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Juan Bautista Villalpando, S.J.
(1552 to 1608)
and his version of Solomon's Temple




East elevation of Solomon's temple





Juan Bautista Villalpando, S.J. was born in Cordova and died in Rome. He studied geometry and architecture under Juan de Herrera, the royal architect of the Spanish king Philip II. As a young man Juan was fascinated by the structure of the temple of Solomon and the temple described by the prophet Ezekiel. After entering the Society this interest, shared with another Jesuit, Jerome Prado, S.J., led both to collaborate in the exegesis of the prophet Ezekiel. Because of this Villalpando is remembered in Carolus Sommervogel's Bibliothèque for his exegetical work instead of for his contribution to the applications of geometry to architecture. That he was more than a theorist is evident from the fact that at the age of 27 while still an unordained Jesuit scholastic, he was in charge of constructing three major Jesuit buildings, one of which still stands, the church of the Jesuit college in Seville. He designed the first oval church ever built in Spain.

Juan published works in geometry and architecture and also interpreted inscriptions both in Rome and Jerusalem along with Jerome Prado; when the latter died he inherited Prado's unfinished commentary on Ezekiel. Juan's mathematical contributions center on proportion and harmony and follow the architectural usage of Euclid. He produced 21 original propositions on the center of gravity and the line of direction. These can be found in the collection of Father Marin Mersenne, Synopsis mathematica (1626). Isaac Newton used the works of Villalpando in his architectural studies.


In the history of architecture he is most renowned, however, for his famous work, the design and reconstruction of the temple of Solomon. King Philip II had granted 3,000 scudi for engraving the prints. Villalpando had to undergo considerable harassment after his work had become the target of a good deal of criticism. The campaign against him was mounted by Benito Arias Montano, editor of the celebrated Polyglot Bible of 1572. Ostensibly the latter's main objection to the Jesuit's reconstruction was on the grounds that the building described by Ezechiel had nothing to do with the Temple built by Solomon, as described in the Book of Kings and in other sources. When this exegetical question arose the Jesuit General Aquaviva involved himself in the project as did Pope Sixtus V, who appointed a commission to investigate Villalpando's orthodoxy. The result was that Villalpando was completely cleared of misrepresenting Sacred Scripture.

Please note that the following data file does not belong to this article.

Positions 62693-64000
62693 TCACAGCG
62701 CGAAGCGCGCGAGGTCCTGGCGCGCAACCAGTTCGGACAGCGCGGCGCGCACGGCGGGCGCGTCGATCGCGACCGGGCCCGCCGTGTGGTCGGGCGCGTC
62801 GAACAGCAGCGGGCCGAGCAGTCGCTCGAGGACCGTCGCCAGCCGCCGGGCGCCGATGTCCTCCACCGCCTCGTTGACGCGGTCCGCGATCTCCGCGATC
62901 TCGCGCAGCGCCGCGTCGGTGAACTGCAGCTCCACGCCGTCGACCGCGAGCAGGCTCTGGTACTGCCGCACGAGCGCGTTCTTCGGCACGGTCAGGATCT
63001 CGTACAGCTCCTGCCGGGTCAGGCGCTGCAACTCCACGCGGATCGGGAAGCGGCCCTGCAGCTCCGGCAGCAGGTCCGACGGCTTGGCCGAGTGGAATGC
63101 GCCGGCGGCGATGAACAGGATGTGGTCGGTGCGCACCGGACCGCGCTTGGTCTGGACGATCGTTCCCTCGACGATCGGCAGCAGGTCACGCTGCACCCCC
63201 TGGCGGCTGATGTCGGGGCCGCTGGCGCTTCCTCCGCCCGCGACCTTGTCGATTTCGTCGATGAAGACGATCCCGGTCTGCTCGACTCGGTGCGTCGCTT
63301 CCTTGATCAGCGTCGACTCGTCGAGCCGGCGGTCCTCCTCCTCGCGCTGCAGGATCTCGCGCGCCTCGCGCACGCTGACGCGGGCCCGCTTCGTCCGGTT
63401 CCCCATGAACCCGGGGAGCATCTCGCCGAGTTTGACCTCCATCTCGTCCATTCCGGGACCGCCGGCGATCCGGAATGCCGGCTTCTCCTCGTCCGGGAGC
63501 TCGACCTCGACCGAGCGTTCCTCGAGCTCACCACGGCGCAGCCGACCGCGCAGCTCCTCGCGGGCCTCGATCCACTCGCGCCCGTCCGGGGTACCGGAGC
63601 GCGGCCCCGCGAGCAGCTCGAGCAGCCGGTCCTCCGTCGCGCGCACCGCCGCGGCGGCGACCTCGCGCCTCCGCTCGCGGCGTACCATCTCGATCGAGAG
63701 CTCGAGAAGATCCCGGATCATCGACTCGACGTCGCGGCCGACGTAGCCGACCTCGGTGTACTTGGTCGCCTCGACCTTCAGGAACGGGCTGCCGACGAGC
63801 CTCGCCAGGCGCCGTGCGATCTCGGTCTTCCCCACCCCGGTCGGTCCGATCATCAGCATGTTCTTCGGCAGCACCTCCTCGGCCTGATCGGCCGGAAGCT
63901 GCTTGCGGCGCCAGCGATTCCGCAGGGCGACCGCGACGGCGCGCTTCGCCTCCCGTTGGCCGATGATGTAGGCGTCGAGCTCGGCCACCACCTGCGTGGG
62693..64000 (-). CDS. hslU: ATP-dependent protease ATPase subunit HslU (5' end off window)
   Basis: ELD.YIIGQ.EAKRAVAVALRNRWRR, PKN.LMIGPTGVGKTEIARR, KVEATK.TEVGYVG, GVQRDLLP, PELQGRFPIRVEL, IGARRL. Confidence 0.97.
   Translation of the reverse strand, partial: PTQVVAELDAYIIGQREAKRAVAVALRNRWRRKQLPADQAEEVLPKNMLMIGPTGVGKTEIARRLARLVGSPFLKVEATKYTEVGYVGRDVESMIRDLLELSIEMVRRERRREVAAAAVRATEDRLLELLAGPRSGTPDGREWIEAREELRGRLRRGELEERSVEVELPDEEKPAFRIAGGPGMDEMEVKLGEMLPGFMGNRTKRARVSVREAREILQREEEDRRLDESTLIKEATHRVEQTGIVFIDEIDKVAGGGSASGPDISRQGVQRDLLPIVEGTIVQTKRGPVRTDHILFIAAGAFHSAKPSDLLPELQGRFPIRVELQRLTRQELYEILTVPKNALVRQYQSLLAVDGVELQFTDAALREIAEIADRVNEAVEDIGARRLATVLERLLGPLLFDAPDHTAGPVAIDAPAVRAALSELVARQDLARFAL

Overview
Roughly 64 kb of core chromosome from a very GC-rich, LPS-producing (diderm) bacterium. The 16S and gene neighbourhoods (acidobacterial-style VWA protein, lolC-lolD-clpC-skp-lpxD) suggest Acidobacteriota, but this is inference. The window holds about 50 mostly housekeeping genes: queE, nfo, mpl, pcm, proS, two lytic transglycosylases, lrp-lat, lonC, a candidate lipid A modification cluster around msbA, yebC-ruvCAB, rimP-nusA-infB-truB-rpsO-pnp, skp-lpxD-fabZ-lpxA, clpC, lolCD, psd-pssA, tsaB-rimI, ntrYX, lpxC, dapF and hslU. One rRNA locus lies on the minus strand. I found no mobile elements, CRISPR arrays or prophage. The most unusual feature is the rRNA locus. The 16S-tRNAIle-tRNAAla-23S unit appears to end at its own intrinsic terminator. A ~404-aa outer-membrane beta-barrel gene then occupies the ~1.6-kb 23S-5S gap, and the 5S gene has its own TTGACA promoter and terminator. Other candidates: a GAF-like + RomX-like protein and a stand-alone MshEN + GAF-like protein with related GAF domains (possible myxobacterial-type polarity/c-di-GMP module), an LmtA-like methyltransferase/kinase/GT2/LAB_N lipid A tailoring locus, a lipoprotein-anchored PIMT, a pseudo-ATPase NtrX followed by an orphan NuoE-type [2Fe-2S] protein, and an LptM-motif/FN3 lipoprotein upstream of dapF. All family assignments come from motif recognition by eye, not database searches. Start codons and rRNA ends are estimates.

An investigation into Baroque art illustrates how Villalpando's Ezechielis Explicatio (1596-1604) combines mysticism and science. An appreciation of Juan's work is expressed in Rudolf Wittkower & Irma Jaffe's book "Baroque Art: The Jesuit Contribution" in the chapter entitled "Hermetism and the Mystical Architecture of the Society of Jesus" by René Taylor.
Villalpando had undertaken to provide the world with the first full-scale imago of Solomon's Temple on the grounds that only by translating Ezechiel's vision into terms of real architecture could one fully apprehend its mystical import. The form and proportions of the Temple, which necessarily had to be perfect, since they were inspired by God, provided an insight into the perfection of the City of God.

In this context it should not be forgotten how deeply the traditional concept of the Temple of Solomon as the forerunner of the celestial Jerusalem was rooted in the Jesuit Society's early history. In 1523 the founder, Ignatius Loyola, had undertaken the long and hazardous journey to the Holy Land, and had seen the earthly Jerusalem with his own eyes. It is recorded that, while he was there, he was seized with a burning desire to convert the Moslems. His impulse may well have stemmed from the conviction so widespread at the time that the conquest of the terrestrial Jerusalem, by either evangelization or force of arms, would be closely followed by the reign of Christ upon earth.

Compared to the complex task which Villalpando had been compelled to face in determining the form and dimensions of the Temple, his design was simplicity itself. According to the book of Genesis, Noah's Ark was 300 cubits long, 50 cubits wide and 30 high. Much, of course, depended on the precise value of the cubit. Origen had claimed that it was equivalent to six Roman feet, which the Jesuit scholar, Athanasius Kircher dismissed as absurd since it would have made the Ark inordinately vast. Villalpando had maintained that it was about two and a half feet, basing his claim on the authority of Vitruvius, whereas Kircher, likewise arguing from Vitruvius, had come to the conclusion that it was one and a half feet.